Natural disasters struck the United States with a vengeance in 2018, as floods, wildfires, and hurricanes damaged thousands of homes and businesses. Eleven events in 2018—the third year in a row with an above-average number of catastrophes—led to $11 billion or more in residential and commercial losses, according to the newly released Natural Hazard Report from CoreLogic. 
Road damaged by flood

© Howard County Government/Getty Images 

 

“In 2018, the U.S. continued to experience damaging weather and natural catastrophes in high exposure areas, and in some instances, in regions that had been impacted in less than a year prior,” says Howard Botts, chief scientist at CoreLogic. “Hazards will always pose a threat to homes and businesses and knowing exactly what that risk entails is critical in helping ensure sufficient protection from the financial catastrophes that so often follow natural disasters.”

In 2018, there were more than 1,600 significant flood events in the U.S. Residential and commercial flood damage in North Carolina, South Carolina, and Virginia from Hurricane Florence caused up to $28.5 billion in damages. Eighty-five percent of the residential flooding losses were not covered by insurance, the report showed. Texas, Maryland, and Wisconsin also saw 1,000-year floods last year, with some in areas that had experienced 1,000-year floods less than two years before.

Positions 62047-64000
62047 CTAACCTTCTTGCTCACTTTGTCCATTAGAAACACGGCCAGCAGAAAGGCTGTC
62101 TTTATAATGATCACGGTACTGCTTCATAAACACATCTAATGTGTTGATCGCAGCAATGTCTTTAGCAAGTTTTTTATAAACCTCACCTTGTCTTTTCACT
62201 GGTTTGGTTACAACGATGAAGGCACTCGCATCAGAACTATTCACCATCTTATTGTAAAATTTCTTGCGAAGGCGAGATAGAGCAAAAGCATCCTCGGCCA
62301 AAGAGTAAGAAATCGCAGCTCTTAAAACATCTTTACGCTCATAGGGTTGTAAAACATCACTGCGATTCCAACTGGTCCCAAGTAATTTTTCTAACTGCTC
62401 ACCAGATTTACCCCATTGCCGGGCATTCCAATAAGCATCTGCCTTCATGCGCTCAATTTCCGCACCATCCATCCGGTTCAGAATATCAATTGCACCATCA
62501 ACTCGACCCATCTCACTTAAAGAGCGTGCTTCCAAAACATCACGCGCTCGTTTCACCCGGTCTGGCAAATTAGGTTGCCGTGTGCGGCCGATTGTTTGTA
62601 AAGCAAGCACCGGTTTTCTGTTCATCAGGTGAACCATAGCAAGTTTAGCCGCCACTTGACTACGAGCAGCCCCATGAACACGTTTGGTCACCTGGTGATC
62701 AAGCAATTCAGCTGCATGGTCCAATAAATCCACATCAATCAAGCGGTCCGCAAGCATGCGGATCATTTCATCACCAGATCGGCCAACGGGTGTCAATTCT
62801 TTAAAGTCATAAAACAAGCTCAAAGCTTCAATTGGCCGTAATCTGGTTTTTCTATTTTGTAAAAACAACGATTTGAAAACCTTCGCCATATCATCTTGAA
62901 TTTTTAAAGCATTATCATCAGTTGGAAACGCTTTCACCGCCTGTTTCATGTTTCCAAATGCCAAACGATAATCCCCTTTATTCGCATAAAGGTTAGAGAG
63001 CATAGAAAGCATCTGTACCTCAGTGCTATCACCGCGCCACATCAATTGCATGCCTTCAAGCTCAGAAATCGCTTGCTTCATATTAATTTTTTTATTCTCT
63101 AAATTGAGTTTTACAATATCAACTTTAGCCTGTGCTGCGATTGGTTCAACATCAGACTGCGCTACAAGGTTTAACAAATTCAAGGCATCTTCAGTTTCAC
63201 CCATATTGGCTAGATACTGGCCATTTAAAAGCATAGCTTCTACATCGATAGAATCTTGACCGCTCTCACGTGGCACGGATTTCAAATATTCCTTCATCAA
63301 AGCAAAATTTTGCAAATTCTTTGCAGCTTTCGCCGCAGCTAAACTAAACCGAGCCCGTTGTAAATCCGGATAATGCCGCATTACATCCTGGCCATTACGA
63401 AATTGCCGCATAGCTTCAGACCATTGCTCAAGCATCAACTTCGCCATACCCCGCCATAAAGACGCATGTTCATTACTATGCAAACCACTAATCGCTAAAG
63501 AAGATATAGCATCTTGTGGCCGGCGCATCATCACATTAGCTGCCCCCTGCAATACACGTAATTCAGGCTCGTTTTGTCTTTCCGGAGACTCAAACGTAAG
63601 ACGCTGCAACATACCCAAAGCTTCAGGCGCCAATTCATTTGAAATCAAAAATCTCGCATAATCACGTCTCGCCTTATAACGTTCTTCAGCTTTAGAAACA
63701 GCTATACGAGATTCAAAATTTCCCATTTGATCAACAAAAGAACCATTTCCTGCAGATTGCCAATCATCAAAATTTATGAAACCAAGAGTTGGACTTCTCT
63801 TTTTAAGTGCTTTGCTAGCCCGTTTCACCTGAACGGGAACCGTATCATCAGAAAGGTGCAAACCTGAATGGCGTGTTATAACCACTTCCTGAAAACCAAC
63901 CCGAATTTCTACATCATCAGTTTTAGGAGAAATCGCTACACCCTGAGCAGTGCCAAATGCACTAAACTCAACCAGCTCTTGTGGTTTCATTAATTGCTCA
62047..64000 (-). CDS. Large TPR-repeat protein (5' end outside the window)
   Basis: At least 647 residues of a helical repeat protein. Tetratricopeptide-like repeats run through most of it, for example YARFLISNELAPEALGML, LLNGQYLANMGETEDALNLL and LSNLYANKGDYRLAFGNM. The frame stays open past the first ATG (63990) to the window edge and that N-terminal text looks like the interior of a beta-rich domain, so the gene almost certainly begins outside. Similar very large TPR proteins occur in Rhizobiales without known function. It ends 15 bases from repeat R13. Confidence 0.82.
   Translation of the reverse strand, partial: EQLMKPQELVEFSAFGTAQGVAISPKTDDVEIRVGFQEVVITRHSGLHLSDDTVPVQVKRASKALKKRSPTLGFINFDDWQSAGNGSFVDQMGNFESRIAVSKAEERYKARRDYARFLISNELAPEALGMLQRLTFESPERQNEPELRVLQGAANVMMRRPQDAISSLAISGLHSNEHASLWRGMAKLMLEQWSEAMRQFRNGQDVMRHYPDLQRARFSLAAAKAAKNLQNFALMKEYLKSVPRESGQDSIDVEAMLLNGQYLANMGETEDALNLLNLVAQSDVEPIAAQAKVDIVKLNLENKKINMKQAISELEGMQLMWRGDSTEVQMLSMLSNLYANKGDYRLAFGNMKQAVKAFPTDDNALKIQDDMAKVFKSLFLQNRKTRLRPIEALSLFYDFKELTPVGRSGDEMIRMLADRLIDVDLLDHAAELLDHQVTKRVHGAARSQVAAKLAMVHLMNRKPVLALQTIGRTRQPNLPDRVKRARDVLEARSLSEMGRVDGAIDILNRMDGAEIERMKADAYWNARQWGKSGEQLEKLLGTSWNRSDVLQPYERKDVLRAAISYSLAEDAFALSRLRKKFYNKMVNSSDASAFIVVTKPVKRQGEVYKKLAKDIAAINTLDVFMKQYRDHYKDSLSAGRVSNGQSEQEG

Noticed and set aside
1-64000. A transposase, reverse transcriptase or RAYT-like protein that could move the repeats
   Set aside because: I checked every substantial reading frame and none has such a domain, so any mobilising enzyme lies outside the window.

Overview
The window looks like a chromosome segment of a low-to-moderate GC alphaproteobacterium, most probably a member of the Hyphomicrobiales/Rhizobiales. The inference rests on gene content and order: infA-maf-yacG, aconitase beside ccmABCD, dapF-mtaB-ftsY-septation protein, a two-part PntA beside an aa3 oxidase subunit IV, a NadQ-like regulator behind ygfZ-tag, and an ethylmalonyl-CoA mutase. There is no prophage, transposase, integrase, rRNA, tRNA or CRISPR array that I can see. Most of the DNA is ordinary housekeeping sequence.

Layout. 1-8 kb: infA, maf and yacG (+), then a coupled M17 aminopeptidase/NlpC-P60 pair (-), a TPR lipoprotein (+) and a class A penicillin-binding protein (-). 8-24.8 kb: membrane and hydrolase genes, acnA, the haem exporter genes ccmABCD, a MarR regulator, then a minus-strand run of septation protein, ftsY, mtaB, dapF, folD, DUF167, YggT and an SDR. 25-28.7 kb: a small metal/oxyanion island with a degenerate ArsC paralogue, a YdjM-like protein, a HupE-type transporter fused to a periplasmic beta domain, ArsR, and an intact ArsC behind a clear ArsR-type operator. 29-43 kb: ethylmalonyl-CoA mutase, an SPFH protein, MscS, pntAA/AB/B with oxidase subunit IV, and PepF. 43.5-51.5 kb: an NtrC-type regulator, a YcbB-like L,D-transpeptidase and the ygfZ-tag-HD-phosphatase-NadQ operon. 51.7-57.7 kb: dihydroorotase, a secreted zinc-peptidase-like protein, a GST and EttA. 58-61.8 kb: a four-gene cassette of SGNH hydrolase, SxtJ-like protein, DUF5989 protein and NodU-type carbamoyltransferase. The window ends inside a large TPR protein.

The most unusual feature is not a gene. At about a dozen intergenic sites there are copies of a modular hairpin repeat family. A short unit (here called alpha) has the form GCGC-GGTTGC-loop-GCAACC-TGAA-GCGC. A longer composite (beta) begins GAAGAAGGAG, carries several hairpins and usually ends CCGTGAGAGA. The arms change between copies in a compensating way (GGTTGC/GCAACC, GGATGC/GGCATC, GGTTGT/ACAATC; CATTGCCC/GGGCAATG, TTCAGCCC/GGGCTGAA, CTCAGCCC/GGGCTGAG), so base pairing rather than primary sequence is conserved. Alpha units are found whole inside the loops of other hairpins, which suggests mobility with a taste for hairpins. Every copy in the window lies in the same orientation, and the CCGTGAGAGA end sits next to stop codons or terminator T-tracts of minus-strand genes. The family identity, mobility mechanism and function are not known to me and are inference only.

Nationwide, 6 percent of properties are within the Special Flood Hazard Areas. But only about one-third of those properties have flood insurance policies.

In 2018, the Atlantic hurricane season had 15 named storms, including eight that became hurricanes. Hurricane Florence (Category 1) and Michael (Category 4) caused massive damage when they struck the U.S. About 700,000 residential and commercial properties saw catastrophic flooding and wind damage from Hurricane Florence. Michael struck the Florida Panhandle and caused up to $4 billion in residential and commercial insured losses from the wind and storm surge, according to CoreLogic’s report.

Unprecedented wildfires also wiped out real estate in 2018. “The number of acres that burned in 2018 is the eighth highest in U.S. history,” as reported through Nov. 30, 2018, according to CoreLogic. Eleven western states saw at least one wildfire that burned more than 50,000 acres. California and Oregon saw the most.

Northern California’s Camp Fire in November 2018 turned nearly the entire city of Paradise into ash. More than 18,000 homes and businesses were damaged. The Woolsey wildfire in Malibu destroyed more than 1,600 structures. These two wildfires alone caused up to $19 billion in total insured and uninsured losses, CoreLogic estimates.

Source: magazine.realtor/

 

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